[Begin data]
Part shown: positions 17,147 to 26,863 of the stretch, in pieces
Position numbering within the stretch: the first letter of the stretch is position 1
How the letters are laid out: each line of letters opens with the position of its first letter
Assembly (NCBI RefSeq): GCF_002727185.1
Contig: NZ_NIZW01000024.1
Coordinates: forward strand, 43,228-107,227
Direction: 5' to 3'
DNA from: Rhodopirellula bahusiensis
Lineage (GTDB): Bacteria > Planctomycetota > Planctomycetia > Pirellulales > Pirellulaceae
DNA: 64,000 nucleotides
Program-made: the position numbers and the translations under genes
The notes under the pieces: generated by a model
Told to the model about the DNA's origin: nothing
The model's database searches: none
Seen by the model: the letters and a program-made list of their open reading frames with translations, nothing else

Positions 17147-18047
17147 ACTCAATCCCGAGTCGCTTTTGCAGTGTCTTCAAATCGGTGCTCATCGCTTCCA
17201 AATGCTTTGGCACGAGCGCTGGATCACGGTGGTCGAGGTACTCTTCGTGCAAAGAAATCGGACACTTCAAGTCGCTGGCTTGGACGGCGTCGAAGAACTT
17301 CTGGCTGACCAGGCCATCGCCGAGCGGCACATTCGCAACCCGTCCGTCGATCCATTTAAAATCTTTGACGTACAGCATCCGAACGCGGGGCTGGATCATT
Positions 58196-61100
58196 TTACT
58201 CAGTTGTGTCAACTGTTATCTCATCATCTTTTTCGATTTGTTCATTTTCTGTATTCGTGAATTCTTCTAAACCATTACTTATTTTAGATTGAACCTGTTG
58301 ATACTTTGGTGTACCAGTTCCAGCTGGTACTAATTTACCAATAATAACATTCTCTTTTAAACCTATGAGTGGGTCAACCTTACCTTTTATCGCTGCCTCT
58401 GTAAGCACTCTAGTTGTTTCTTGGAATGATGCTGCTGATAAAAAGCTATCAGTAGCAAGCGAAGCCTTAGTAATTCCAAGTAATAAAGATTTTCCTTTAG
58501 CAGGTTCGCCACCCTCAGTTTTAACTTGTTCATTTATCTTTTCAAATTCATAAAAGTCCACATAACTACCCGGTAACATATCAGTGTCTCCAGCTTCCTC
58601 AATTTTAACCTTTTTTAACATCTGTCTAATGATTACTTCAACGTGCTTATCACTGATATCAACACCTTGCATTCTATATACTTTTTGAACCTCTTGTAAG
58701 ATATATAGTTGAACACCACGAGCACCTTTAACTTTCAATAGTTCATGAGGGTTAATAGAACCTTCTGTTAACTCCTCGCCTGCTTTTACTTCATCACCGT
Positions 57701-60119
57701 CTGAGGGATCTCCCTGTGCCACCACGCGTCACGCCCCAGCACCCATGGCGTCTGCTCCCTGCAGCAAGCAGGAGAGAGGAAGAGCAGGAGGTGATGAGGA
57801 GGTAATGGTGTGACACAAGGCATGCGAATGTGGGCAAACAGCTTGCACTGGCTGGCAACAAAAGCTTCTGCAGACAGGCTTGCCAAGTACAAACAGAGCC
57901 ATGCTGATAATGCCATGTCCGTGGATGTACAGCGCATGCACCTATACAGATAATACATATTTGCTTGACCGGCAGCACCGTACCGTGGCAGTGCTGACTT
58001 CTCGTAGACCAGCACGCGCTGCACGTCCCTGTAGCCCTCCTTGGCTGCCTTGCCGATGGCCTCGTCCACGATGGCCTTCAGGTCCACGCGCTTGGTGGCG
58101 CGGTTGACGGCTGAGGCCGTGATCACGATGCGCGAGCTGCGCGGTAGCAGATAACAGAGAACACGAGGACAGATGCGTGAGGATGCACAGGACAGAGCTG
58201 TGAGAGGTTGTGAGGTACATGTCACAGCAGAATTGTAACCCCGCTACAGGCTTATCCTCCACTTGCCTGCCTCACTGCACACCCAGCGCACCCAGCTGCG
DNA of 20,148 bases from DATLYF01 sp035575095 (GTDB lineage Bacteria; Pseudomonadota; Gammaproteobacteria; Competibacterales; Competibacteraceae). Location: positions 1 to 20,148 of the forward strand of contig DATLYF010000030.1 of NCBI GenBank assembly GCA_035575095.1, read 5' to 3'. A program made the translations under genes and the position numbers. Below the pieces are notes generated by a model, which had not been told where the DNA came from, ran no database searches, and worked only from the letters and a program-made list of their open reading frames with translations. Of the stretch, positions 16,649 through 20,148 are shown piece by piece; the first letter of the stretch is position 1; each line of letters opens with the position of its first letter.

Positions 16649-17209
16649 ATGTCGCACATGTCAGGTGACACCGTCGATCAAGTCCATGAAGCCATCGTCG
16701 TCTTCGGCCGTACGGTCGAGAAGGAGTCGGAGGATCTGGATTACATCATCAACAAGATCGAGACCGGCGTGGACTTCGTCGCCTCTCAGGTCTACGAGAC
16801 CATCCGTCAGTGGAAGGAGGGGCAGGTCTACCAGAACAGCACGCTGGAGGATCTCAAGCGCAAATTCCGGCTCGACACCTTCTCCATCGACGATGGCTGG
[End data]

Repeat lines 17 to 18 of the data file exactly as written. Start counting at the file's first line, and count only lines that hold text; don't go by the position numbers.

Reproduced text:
17147 ACTCAATCCCGAGTCGCTTTTGCAGTGTCTTCAAATCGGTGCTCATCGCTTCCA
17201 AATGCTTTGGCACGAGCGCTGGATCACGGTGGTCGAGGTACTCTTCGTGCAAAGAAATCGGACACTTCAAGTCGCTGGCTTGGACGGCGTCGAAGAACTT